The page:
ECB to ex­tend time­frame, loosen re­stric­tions on bond pur­chases

The Pak Banker - - FRONT PAGE -

The Euro­pean Cen­tral Bank, faced with a fur­ther slow­down in euro zone growth af­ter Bri­tain's vote to leave the Euro­pean Union, will soon be forced to ex­tend and ex­pand the scope of its as­set pur­chase pro­gram, a poll of econ­o­mists showed. Apart from pur­chas­ing 80 bil­lion eu­ros a month of bonds be­yond March 2017, econ­o­mists said the ECB is likely to aban­don an ear­lier self-im­posed re­stric­tion and be­gin buy­ing bonds with neg­a­tive yields be­low the ECB's -0.40 per­cent de­posit rate.

It could also raise the limit on how much it can buy of each bond is­sue that is not pro­tected by col­lec­tive ac­tion clauses, ac­cord­ing to the poll, which fore­sees no fur­ther in­ter­est rate cuts or in­creases to monthly as­set pur­chases.

The ECB is not ex­pected to make any changes to pol­icy at its meet­ing on Thurs­day. The find­ings of the first poll since Bri­tain's shock June 23 vote to leave the EU co­in­cide with wor­ries that the euro zone's largest economies are los­ing mo­men­tum just when the ECB's pow­ers to avert an­other down­turn ap­pear lim­ited. With swathes of the ex­ist­ing stock of gov­ern­ment bonds in the euro zone now yield­ing less than zero -- forc­ing cred­i­tors to pay the bor­rower a yield for the priv­i­lege of lend­ing -- the ECB has a lim­ited amount of se­cu­ri­ties it can cur­rently buy.

So far there has been scant ev­i­dence that su­per-low yields, and now neg­a­tive yields, are do­ing any­thing to boost al­most non-ex­is­tent euro zone in­fla­tion, which the ECB tar­gets at just un­der 2 per­cent. Given the ECB has only just boosted the size of its monthly pur­chases by 20 bil­lion eu­ros and in­cluded cor­po­rate bonds in the mix, push­ing yields lower will be tough, and might not help.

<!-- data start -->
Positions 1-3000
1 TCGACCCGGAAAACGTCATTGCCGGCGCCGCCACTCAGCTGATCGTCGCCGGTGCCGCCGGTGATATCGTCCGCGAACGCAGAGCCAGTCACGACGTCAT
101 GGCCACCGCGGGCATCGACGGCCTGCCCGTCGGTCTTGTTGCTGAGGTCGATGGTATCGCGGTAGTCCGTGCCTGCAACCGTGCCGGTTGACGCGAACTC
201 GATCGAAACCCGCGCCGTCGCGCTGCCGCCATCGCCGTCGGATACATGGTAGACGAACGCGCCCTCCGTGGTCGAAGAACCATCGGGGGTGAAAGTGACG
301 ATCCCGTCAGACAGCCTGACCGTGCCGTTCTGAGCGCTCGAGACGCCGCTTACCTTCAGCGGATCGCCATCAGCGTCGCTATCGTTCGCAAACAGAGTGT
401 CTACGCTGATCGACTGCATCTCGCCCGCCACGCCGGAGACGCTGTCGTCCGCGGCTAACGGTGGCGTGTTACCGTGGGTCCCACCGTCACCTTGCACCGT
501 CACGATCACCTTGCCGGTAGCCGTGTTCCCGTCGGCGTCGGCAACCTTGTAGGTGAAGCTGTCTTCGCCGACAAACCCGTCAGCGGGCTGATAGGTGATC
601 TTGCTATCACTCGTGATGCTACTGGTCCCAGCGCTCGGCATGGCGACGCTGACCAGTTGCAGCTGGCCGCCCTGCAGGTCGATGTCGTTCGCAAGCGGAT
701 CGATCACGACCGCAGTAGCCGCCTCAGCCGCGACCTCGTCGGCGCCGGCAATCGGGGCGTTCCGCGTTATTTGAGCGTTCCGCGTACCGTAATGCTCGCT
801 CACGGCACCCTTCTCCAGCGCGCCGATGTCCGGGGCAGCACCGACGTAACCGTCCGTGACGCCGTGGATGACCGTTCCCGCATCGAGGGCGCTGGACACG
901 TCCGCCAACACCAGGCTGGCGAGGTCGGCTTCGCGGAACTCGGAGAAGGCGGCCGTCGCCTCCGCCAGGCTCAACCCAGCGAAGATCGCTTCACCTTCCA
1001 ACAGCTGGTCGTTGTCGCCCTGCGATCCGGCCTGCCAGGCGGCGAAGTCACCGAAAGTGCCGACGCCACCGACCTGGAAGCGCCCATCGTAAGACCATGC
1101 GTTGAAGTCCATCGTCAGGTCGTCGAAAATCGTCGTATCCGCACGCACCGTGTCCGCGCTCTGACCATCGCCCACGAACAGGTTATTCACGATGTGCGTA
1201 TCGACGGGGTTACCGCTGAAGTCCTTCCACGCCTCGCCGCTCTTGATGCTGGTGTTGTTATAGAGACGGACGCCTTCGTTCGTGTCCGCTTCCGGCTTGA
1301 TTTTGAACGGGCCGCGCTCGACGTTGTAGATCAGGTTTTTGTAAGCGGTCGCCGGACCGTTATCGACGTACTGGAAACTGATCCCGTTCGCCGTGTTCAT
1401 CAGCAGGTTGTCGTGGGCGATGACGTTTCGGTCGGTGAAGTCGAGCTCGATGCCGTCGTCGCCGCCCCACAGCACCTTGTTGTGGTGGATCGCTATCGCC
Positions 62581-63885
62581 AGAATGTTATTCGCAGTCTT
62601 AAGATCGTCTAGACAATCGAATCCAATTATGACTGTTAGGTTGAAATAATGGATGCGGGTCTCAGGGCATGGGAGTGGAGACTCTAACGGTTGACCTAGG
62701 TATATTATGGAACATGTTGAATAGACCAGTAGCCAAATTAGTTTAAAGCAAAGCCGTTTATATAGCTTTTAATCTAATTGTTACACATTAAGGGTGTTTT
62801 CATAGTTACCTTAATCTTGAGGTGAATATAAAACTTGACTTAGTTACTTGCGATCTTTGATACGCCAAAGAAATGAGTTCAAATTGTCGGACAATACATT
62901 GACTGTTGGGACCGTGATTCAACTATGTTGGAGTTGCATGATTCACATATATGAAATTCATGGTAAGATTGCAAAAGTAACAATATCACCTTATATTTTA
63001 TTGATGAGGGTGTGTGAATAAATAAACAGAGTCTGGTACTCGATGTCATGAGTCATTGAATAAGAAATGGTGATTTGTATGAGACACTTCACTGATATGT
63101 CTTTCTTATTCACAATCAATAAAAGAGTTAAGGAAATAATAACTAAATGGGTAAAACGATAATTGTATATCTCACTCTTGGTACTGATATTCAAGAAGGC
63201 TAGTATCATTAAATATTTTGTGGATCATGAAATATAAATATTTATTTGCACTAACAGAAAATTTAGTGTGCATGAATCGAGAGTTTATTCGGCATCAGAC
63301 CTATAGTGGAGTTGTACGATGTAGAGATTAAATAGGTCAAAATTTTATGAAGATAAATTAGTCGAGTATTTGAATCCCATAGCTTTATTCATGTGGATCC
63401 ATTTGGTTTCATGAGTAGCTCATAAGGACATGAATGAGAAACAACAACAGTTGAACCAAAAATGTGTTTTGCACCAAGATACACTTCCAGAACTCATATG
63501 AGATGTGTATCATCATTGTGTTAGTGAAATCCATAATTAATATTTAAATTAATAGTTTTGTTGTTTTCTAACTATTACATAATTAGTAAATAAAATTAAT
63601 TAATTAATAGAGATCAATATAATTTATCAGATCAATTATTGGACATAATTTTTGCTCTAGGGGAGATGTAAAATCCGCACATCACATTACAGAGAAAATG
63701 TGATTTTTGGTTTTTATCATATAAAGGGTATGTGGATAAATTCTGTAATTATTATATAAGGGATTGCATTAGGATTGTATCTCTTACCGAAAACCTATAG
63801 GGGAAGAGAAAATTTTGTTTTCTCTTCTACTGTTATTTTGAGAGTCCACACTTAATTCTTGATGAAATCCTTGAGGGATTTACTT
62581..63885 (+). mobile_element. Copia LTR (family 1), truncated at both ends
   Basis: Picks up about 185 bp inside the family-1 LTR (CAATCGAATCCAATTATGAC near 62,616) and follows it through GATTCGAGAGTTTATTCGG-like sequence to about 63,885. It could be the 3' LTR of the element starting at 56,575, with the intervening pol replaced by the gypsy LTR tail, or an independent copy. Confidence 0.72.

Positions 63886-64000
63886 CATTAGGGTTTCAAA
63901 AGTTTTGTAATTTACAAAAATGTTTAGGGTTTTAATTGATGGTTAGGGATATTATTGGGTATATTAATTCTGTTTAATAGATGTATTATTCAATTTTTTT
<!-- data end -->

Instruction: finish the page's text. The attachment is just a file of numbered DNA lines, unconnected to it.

"The fall in (Ger­man) Bund yields over the past quar­ter will make it in­creas­ingly dif­fi­cult to ex­pand the QE pro­gram and stick to the rule of not buy­ing bonds with a yield lower than the de­posit rate," wrote Karen Ward, econ­o­mist at HSBC. "Our best guess is that these changes are made in Septem­ber along­side an ex­pan­sion of the QE pro­gram ( for an­other six months) although the Brexit vote may in­crease the (Gov­ern­ing) sense of ur­gency."

The Bank of Eng­land kept pol­icy un­changed last week at its first meet­ing since the Brexit vote but made clear that rate cuts and fur­ther eas­ing are on the way, prob­a­bly in Au­gust.

Af­ter an ac­cel­er­a­tion in eco­nomic growth at the start of the year, mo­men­tum was fad­ing be­fore Bri­tons voted to leave the EU on June 23, and is now ex­pected to weaken even more.

But while calls for the ECB to ease fur­ther have grown louder in re­cent weeks, it is un­clear whether more mone­tary eas­ing will help, es­pe­cially in the ab­sence of fis­cal stim­u­lus.

Al­most a third of 31 re­spon­dents who an­swered an ex­tra ques­tion said they were less con­vinced of the ECB's

Coun­cil's abil­ity to in­flu­ence eco­nomic per­for­mance and in­fla­tion now com­pared with the start of the year. The con­sen­sus for euro zone GDP growth next year was slashed in the lat­est poll to 1.3 per­cent from 1.6 per­cent ear­lier, the low­est me­dian since polling for 2017 started a year ago. That is weaker than the In­ter­na­tional Mone­tary Fund's lat­est 2017 out­look which low­ered euro zone growth es­ti­mate by 0.2 per­cent­age points to 1.4 per­cent.

Econ­o­mists also cut their growth es­ti­mate for France to 1.2 per­cent for 2017 from 1.5 per­cent three months ago. Italy's was chopped to 0.8 per­cent from 1.2 per­cent. Euro zone quar­terly growth from now through Q2 2017 was trimmed by 0.1 per­cent­age point to 0.3 per­cent in the lat­est Reuters poll.

"The euro zone is late in the cur­rent eco­nomic cy­cle, and po­lit­i­cal un­cer­tainty could push the econ­omy into re­ces­sion. But my base case is a slow­down next year, not re­ces­sion," said Claus Vis­te­sen, econ­o­mist at Pan­theon Macro­eco­nomics. The poll gave a me­dian 20 per­cent like­li­hood of re­ces­sion in the com­ing year, much lower than the 60 per­cent an­a­lysts in a sim­i­lar sur­vey fore­cast for Bri­tain. De­spite all of the ag­gres­sive pol­icy moves so far, the very sub­dued in­fla­tion out­look hasn't budged. In­fla­tion, which rose 0.1 per­cent in June af­ter fall­ing or re­main­ing sta­ble for four con­sec­u­tive months, is not ex­pected to climb to the ECB's tar­get un­til at least the end of 2017.

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